UK fracking support at record low –  latest government survey

aa summary

The latest findings from the government survey of attitudes to fracking in the UK puts support at its lowest level since the question was first asked.

The results, published this morning, has support at 16%. This is three percentage points down on the previous survey carried out in spring this year and 12 percentage points down on the response in December 2013.


Opposition to fracking was up, at 33%, after falls in the previous two surveys. This was the highest level recorded by the survey, also reached in autumn 2016.


The gap between opposition and support was the largest recorded by the survey, at 17 percentage points.



This survey, commissioned by Department of Business, Energy and Industrial Strategy (BEIS), is the second carried out since Cuadrilla began work at its shale gas site in Lancashire in January 2017. It is the first since INEOS submitted shale gas exploration applications for Derbyshire and Rotherham.

A spokesperson for Frack Free Lancashire said:

“The trend is evident – this industry continues to lose support day by day in spite of efforts to alternately buy local support and to attack local opposition using the sledgehammer of legal injunctions.

“It is clear that the fracking companies’ attempts to demonise protest are backfiring and that they are failing dismally to get the social licence they need to operate in our communities.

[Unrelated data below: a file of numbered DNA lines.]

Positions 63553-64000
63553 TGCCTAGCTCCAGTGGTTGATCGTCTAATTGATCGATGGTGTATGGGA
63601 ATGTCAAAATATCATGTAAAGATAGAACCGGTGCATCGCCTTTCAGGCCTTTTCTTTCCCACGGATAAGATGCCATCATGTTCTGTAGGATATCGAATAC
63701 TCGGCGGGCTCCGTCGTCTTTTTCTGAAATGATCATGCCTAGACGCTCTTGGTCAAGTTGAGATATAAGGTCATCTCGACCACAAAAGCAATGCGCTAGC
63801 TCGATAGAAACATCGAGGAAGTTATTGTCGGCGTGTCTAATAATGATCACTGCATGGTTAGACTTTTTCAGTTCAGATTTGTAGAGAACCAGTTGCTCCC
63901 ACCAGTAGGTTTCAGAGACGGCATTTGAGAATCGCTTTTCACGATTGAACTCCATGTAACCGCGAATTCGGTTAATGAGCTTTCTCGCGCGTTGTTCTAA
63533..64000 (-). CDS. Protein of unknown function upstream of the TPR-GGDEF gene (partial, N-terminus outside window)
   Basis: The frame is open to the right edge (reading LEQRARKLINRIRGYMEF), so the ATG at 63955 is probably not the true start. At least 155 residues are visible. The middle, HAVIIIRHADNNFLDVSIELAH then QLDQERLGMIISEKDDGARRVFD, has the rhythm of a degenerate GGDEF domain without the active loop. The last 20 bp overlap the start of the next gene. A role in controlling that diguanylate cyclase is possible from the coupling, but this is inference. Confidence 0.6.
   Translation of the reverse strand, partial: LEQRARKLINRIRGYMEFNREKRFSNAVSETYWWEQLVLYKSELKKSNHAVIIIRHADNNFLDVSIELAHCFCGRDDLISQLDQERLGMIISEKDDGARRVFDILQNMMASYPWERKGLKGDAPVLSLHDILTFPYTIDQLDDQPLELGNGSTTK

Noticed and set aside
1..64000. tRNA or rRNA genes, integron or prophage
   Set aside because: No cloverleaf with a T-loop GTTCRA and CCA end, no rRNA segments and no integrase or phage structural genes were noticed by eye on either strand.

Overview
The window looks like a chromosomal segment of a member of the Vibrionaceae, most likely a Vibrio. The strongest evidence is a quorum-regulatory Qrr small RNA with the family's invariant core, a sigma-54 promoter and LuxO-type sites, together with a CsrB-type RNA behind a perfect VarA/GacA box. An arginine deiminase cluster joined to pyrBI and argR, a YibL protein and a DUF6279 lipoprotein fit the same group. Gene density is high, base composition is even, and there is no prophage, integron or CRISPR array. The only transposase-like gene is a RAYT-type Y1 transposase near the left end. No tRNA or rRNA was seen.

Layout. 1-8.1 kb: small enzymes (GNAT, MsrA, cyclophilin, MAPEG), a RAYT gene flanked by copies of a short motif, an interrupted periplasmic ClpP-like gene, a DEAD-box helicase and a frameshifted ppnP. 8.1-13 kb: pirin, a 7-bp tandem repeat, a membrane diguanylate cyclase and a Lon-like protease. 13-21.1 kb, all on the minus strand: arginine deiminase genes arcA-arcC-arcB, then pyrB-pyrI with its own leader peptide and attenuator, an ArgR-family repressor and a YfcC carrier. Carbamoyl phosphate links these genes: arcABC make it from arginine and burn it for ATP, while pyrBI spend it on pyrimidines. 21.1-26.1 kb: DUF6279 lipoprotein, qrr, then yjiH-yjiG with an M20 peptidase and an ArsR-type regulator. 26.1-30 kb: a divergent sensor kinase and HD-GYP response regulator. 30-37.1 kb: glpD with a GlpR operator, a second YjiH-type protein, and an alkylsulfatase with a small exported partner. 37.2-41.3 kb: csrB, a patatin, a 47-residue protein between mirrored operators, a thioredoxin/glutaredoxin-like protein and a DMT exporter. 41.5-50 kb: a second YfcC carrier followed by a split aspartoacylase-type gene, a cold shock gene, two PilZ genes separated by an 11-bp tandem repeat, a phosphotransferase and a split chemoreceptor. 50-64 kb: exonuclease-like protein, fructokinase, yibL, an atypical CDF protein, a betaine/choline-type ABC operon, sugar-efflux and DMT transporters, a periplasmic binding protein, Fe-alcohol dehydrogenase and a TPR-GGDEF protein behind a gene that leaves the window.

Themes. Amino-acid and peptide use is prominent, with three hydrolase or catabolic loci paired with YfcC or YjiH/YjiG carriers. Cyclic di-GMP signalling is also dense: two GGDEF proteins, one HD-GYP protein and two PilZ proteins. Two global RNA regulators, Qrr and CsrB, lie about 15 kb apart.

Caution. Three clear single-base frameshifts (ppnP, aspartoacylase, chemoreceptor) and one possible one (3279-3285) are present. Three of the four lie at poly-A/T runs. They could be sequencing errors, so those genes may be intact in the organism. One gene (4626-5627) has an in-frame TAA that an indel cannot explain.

“Many those that expressed an opinion in favour of fracking cited increased employment, lower bills and using less fossil fuels as their reasons. These arguments are pushed strongly by the fracking PR machine but are almost totally without substance. As people become aware of the reality we expect to see a further decline in support for fracking as the scales fall from people’s eyes.”

Ken Cronin, of the industry body, UKOOG, said:

“These findings shows that the majority of respondents are either supportive or ‘don’t know.   The industry will continue to work with local communities in an accountable manner with full disclosure.”

Elisabeth Whitebread, energy campaigner at Greenpeace UK, said:

“Communities don’t want the unnecessary industrialisation of our countryside for shale gas we don’t need. And more than three-quarters of people support renewables, so the government should listen to their own opinion polls, stay true to their manifesto promise, and support offshore wind and solar instead of a new fossil fuel industry.

“Concern about climate change is at its highest since 2012, and to meet our climate targets, we must leave fossil fuels in the ground. The fracking industry is pulling UK energy policy in entirely the wrong direction and the public is right to be concerned.”

Rose Dickinson, Friends of the Earth campaigner, said:

“This makes bad reading for the industry because they know they are desperately fighting an unwinnable battle for support. In just the last week INEOS has taken desperate measures to try and stop peaceful protest, and Cuadrilla had to deliver machinery under cover of darkness – all in a bid to try and force fracking on communities that don’t want fracking.

“The extent to which this industry has failed to win over the public is undeniable, opposition is increasing not only where fracking is proposed, but across the whole country.”

More on support and opposition

According to the survey, strong support for fracking had fallen to 2%, the lowest level recorded.

Strong support

Strong opposition has risen for the second consecutive survey to 13% but is still one percentage point below the highest ever recorded by the survey in March 2016.

Strong oppose